Channel quality indicator 30 estimates the quality of the channel between the user equipment and the base station. Any suitable measure of quality can be produced; for example, a received signal strength (RSS) or power measure, a bit error rate (BER) or a frame error rate (FER) measure, or a signal-to-interference ratio (SIR) or a signal-to-interference-and-noise ratio (SINR) measure could be produced. The measure could be based on a pilot signal broadcast by the base station. For example, the strength of the pilot signal could be taken as a measure of signal quality, or the base station may also broadcast the transmit power ratio of a data channel to the pilot channel, and this ratio could be used in conjunction with the pilot signal strength to obtain a measure of signal quality. Alternatively the measure could be derived from transmission power control (TCP) information (such as a power up/power down instruction) generated in the user equipment for downlink power control purposes. Any of the measures could be based on a history or average of measurements taken over several measurement periods. Two or more measures could be combined, if desired. The output of channel quality indicator 30 is fed to final metric calculation unit 32.

Demultiplexer 34 separates the distance from average and distance from minimum values from the control channel, and passes these values to final metric calculation unit 32. Final metric calculation unit 32 combines the distance from average value, the distance from minimum value, the channel quality value and the number of stored packets value (output from buffer 10) to yield a final metric, in accordance with equation (5) above. The final metric is output to scheduler 12 for use in scheduling uplink data packet transmissions.

The above reporting processes are repeated at appropriate intervals. For example, the buffer occupancy value may be calculated in the UE and transmitted to the base station every Time Transmission Interval (TTI). Similarly the distance from average values and the distance from minimum values may be calculated in the base station and transmitted to the source UEs every TTI. Any of these processes may also be carried out every two or more TTIs where appropriate. For example, when the uplink channel resources are fully utilised, or nearly fully utilised, it may be desirable to reduce the amount of data which is transmitted for the purposes of scheduling. In this case the reporting processes may only take place every few TTIs. The intervals at which the reporting processes take place may be varied, for example, depending on traffic conditions in the cell or sector.

Base Station

FIG. 3 shows parts of a base station in an embodiment of the invention. Referring to FIG. 3, the signals from source user equipments are received by receiver 44 via antenna 40 and duplexer 42. The received signals are passed to a plurality of despreaders 46. Each of the despreaders uses the channelisation code employed in one of the uplink channels from the source UEs to the base station in order to separate the data packets transmitted by that source UE. In this way, the data packets from the various source UEs are separated into separate signals.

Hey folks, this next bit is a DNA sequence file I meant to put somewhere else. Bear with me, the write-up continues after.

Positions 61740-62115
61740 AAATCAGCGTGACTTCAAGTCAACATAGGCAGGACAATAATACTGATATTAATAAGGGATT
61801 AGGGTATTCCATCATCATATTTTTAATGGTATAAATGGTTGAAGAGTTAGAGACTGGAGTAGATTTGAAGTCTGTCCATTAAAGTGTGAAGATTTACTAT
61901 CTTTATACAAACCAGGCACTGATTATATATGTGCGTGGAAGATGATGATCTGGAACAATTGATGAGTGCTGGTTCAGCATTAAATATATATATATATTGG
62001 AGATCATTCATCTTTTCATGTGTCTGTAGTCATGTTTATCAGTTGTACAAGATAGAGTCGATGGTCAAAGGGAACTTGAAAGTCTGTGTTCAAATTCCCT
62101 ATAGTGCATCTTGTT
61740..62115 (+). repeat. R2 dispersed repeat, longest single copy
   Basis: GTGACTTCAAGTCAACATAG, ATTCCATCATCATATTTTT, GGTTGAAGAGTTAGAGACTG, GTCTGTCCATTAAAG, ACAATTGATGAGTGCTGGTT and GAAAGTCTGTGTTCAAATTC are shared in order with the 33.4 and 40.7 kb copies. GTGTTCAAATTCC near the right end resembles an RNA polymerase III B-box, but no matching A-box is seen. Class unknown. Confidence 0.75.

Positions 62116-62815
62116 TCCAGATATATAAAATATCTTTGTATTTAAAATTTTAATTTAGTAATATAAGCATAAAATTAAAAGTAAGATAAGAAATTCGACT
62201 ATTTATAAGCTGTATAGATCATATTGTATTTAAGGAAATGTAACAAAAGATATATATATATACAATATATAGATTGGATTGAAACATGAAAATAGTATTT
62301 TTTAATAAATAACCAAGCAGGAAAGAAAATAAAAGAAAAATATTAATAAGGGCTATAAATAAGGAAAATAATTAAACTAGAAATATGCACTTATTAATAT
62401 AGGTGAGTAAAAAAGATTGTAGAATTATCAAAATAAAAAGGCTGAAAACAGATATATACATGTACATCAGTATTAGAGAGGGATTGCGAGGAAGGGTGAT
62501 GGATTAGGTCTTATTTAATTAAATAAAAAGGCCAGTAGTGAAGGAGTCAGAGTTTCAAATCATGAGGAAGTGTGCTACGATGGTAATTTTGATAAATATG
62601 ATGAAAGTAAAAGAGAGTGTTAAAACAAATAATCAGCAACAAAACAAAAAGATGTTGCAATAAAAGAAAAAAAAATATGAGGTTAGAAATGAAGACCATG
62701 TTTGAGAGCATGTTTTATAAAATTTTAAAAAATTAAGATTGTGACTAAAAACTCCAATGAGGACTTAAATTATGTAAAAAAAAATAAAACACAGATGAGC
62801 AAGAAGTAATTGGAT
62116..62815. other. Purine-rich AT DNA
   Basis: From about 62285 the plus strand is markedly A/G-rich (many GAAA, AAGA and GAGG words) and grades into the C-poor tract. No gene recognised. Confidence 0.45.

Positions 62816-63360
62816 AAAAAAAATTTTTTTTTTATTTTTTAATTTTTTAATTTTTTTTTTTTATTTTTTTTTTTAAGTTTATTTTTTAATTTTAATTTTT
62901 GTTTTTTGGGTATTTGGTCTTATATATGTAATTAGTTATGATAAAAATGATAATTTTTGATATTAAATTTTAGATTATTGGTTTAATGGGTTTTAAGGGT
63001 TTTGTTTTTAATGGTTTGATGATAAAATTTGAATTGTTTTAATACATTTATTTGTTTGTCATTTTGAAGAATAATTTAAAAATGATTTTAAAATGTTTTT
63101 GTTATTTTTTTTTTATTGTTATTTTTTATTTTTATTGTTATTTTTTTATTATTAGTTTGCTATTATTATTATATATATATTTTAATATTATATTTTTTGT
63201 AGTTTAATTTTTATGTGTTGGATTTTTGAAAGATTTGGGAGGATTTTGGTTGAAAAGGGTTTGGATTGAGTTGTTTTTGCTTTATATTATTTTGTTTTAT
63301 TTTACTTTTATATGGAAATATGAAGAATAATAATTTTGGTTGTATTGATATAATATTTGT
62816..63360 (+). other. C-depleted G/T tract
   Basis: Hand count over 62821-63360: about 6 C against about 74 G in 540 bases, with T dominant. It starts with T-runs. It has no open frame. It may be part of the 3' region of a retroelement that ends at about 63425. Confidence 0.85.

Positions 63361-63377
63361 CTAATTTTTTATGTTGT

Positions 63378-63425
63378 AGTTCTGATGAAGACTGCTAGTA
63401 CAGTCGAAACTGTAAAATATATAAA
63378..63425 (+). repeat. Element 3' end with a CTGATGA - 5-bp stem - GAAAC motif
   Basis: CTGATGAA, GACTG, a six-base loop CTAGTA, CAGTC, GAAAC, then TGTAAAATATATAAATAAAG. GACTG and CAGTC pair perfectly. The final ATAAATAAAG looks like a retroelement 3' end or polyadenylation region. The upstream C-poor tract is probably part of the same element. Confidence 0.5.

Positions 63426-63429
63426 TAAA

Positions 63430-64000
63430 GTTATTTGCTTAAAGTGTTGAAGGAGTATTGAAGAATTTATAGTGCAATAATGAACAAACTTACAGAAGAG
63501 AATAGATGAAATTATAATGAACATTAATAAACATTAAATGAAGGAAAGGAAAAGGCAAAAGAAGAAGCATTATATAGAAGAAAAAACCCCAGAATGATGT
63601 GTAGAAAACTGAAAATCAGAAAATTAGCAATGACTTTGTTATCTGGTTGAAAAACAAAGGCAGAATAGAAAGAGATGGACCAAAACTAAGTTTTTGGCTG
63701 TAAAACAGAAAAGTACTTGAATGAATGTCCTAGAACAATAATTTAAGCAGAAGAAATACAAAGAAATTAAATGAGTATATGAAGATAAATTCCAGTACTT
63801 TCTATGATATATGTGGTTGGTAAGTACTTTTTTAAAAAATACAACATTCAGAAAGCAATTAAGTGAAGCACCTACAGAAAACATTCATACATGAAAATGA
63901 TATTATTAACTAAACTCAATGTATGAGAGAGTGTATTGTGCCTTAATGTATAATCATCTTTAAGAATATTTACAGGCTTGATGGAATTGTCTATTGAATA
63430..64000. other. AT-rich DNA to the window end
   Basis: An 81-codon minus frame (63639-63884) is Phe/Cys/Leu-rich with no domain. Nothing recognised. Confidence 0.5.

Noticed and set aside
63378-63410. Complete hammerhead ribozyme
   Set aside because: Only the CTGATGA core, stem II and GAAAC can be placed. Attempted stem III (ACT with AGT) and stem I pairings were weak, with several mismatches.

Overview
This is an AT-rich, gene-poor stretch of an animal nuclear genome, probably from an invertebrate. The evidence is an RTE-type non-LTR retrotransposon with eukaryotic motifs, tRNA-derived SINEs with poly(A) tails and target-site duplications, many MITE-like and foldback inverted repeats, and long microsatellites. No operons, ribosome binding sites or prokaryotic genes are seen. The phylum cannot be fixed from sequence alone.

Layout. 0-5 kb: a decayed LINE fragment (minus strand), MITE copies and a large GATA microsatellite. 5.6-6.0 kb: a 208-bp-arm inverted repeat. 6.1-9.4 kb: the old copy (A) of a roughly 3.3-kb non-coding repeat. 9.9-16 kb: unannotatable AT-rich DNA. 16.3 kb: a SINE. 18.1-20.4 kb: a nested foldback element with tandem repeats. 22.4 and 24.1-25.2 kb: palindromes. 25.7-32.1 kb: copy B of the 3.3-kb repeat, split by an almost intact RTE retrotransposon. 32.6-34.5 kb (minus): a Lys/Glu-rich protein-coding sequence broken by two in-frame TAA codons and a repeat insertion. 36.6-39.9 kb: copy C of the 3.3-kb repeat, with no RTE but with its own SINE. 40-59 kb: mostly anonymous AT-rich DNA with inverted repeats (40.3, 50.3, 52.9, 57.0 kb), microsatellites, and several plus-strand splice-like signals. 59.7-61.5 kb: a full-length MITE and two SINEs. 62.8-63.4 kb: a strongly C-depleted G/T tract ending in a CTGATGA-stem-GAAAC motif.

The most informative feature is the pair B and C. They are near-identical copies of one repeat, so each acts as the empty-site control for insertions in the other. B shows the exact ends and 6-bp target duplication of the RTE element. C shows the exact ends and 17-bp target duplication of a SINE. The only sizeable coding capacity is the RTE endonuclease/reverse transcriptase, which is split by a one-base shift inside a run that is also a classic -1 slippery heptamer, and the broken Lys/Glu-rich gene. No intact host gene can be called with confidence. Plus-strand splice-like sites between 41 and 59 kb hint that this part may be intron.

The outputs of each one of the despreaders 46 is input to one of a plurality of demultiplexers 48. Each of the demultiplexers separates out the buffer occupancy value from the control channel which is transmitted by the corresponding UE. The data packets for onward transmission to the destination UEs are output to buffers 50, one buffer being provided for each destination UE.

The buffer occupancy values output from the demultiplexers 48 are fed to distance from average calculation units 52 and distance from minimum calculation units 54. Each of the distance from average calculation units 52 calculates the distance of the buffer occupancy value of one of the source UEs from the average buffer occupancy value in that class, in accordance with equations (3) and (4) above. Each of the distance from minimum calculation units 54 calculates the distance of the buffer occupancy value of one of the source UEs from the minimum buffer occupancy value in that class, in accordance with equation (2) above. The outputs of distance from average calculation units 52 and distance from minimum calculation units 54 are therefore the distance from average values and the distance from minimum values respectively for each source UE.

The distance from average values and the distance from minimum values are fed to multiplexers 56. Each of the multiplexers 56 multiplexes the distance from average value and the distance from minimum value for one of the source UEs into a control channel that is to be transmitted to that UE. The various control channels are then given channelisation codes by spreaders 58 and transmitted to the source UEs by means of transmitter 60, duplexer 42 and antenna 40.

Scheduling Algorithm

In the present embodiment two different uplink scheduling mechanisms are used, depending on the overall status of the communications system. The first mechanism is a hybrid rate-time scheduling mechanism. In this mechanism, unlike pure time scheduling, one UE does not occupy all of the uplink resources at any one time. On the other hand, unlike pure rate scheduling, not all of the UEs are transmitting all of the time. Instead, each UE is able to vary the rate and the intervals at which it transmits.

In the hybrid rate-time scheduler, each UE has an active mode within which it is allowed by the uplink scheduling functionality to transmit. The UE can also adjust the rate at which it transmits when in the active mode. This transmission period may be, for example, one TTI, or one downlink scheduling event. Each UE also has a silent mode in which it does not transmit. The UE may experience alternate active periods and silent periods. In this way the UE effectively combines rate scheduling and time scheduling.